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The Impossible Railroad

Work and travel limited my holiday riding and delayed my start in 2017. Because of this, the first adventure of the new year had to be a memorable one.  Riding through the Corrizo Gorge, along twenty-two miles of abandoned railway, was the perfect kick-off to the year of the Trail Donkey.


This particular stretch of the San Diego and Arizona Railroad has been dubbed “The Impossible Railroad”. Extreme temperatures, mountainous terrain, and damage caused by earthquakes and flooding make this a gnarly region.  These tracks have not had a train pass in forty years, which has created the perfect location for adventure. The ride surrounds you with the beauty of wilderness, starkly contrasted by defeated machinery. An ever present reminder that the Corrizo Gorge could not be tamed. 

Apocalyptic beauty unfolds less than a mile from the trail head. 

RIP Harambe.

After passing the first train, the railway winds through a series of tunnels. Seventeen in total, ranging in length from 290 feet to half a mile. The most mountainous sections of the gorge are steeped with trestles. 

A mix of single track and gravel covers the majority of the ride. Just a few sections require center lining the rails.

There is enough ample light to traverse the shorter tunnels, however, the darkness of the longest tunnels seems to rival that of outer-space. A light is required to cut through the blackness. Earthquake and flood damage is evident, requiring very short hike-a-bike obstacles near some tunnels.  

I’ll take this over wind tunnel testing any day.

The second abandoned train is roughly six miles from the start of the trail.  I had yet to cross paths with another person, the solitude added an element to the sense of exploration and adventure. Nothing matches the euphoria of exploring and discovering on my bike, the Trail Donkey knows no rival.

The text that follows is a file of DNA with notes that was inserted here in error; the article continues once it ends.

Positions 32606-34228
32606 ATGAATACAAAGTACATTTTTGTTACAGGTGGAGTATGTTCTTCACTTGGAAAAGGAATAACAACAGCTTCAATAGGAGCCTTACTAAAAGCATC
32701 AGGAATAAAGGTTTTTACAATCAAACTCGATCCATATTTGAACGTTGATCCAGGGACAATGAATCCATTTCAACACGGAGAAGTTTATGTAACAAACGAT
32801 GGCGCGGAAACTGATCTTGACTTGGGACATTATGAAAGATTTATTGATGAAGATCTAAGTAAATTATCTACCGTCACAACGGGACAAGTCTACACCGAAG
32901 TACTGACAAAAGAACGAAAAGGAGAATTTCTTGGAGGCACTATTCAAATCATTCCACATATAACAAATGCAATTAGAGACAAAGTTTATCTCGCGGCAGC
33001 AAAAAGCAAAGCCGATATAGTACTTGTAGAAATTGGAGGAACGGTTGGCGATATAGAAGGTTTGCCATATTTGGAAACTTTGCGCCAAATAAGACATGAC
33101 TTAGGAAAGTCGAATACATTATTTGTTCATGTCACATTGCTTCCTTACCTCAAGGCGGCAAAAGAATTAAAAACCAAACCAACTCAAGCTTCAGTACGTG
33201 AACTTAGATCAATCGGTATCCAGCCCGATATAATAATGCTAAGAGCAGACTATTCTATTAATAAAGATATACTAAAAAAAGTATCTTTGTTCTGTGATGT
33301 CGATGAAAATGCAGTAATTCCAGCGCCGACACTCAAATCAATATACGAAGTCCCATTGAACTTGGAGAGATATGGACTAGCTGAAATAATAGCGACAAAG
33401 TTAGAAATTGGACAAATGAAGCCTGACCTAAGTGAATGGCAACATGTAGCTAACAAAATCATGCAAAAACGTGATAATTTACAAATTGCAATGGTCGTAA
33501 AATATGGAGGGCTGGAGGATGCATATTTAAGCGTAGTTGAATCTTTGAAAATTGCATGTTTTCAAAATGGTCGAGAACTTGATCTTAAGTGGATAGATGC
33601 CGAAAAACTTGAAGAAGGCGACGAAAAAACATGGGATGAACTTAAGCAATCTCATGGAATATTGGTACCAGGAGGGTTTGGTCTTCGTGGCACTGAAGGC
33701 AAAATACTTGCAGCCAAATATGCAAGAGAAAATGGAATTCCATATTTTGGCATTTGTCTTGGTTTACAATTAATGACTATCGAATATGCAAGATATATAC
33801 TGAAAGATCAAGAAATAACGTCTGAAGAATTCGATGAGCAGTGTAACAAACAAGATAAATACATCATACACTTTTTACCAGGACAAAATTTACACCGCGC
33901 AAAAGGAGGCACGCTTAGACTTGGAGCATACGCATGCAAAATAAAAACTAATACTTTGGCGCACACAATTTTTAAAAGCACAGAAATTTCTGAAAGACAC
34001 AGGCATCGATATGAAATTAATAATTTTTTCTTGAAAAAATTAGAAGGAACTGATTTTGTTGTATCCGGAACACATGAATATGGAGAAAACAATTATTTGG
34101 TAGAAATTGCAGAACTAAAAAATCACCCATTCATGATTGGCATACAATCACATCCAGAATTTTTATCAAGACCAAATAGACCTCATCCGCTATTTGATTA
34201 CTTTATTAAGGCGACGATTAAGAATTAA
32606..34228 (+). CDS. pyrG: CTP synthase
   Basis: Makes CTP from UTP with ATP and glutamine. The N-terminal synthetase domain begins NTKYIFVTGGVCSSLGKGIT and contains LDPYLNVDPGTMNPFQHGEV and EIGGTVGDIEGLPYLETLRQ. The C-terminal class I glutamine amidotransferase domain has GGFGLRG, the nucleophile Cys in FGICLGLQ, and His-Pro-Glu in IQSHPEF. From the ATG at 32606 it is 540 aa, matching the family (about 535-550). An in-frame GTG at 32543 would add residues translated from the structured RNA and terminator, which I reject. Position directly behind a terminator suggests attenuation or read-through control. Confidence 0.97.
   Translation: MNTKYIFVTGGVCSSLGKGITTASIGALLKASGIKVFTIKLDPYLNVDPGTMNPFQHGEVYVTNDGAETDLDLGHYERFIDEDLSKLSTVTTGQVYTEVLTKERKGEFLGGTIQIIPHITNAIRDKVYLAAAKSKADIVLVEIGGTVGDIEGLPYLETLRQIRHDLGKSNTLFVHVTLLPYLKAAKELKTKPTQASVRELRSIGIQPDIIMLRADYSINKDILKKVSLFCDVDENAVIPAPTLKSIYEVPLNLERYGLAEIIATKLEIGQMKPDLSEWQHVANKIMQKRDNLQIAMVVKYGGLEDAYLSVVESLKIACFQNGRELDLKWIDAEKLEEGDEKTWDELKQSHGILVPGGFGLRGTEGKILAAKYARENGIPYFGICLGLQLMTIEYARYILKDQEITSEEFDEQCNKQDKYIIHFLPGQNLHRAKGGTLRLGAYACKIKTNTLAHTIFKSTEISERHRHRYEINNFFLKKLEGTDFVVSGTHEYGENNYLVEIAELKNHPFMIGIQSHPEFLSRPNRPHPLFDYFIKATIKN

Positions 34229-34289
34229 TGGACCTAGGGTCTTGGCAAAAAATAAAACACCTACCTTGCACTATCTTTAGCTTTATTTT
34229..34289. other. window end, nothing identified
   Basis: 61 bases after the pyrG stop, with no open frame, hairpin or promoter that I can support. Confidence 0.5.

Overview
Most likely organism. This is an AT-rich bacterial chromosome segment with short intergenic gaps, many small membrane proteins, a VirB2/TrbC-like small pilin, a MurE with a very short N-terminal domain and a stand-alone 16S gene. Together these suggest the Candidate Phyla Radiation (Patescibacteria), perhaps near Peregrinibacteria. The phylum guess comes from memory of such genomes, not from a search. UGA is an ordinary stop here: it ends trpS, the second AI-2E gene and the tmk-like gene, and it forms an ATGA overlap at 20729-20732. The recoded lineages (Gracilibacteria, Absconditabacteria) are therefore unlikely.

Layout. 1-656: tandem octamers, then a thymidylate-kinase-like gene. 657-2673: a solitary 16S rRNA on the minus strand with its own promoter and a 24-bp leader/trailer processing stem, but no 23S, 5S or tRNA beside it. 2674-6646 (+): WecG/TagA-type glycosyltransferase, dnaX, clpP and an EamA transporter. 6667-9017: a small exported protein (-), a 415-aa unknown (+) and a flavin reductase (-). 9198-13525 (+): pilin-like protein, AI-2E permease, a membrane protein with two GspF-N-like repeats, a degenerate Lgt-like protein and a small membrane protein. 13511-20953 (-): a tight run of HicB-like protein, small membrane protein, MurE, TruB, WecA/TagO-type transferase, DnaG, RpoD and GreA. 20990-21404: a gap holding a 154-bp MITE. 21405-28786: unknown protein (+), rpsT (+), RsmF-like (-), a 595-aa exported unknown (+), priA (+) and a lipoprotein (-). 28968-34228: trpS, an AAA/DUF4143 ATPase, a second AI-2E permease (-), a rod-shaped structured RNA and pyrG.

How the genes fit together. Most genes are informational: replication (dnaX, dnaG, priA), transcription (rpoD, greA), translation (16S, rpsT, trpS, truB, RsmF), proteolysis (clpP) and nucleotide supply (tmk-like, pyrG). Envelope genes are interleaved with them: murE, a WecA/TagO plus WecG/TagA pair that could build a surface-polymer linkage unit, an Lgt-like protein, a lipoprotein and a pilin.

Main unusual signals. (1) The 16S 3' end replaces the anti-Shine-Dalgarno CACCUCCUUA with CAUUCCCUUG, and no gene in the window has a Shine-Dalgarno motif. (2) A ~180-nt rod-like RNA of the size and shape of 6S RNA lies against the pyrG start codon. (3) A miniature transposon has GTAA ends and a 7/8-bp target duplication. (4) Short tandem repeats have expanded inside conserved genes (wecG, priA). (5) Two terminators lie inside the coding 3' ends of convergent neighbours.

No, it won’t be boring.

Pass the second train, and you are lead through a series of tunnels and trestles, delivering you to Goat Canyon Trestle.  At 600ft long and 180ft high, this impressive wooden trestle remains the longest, and tallest, curved wooden trestle ever built in the United States.  

Long way down.

The final series of trestles can be seen far off in the distance, winding above the Corrizo Gorge.

I’m not the fastest rider, nor do I have any delusion about being a pro.  I’m just a guy who likes to ride bikes and a guy that likes to explore.  The Trail Donkey has optimized both for me.  Whether I’m hitting my back yard of Camp Pendleton, California or exploring San Diego and Los Angeles counties, this bike delivers on all levels.  I would like to thank the team at Rodeo Labs for creating such a bad ass bike,  and for affording me the opportunity to share my ride with you. Never stop exploring. 

You can follow the rest of my rides at

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  1. Awesome pictures, adventure, and outlook on life! Keep riding and writing!!

  2. Fantastic write up and stunning pics. Yet another adventure now on the ‘to do’ list!

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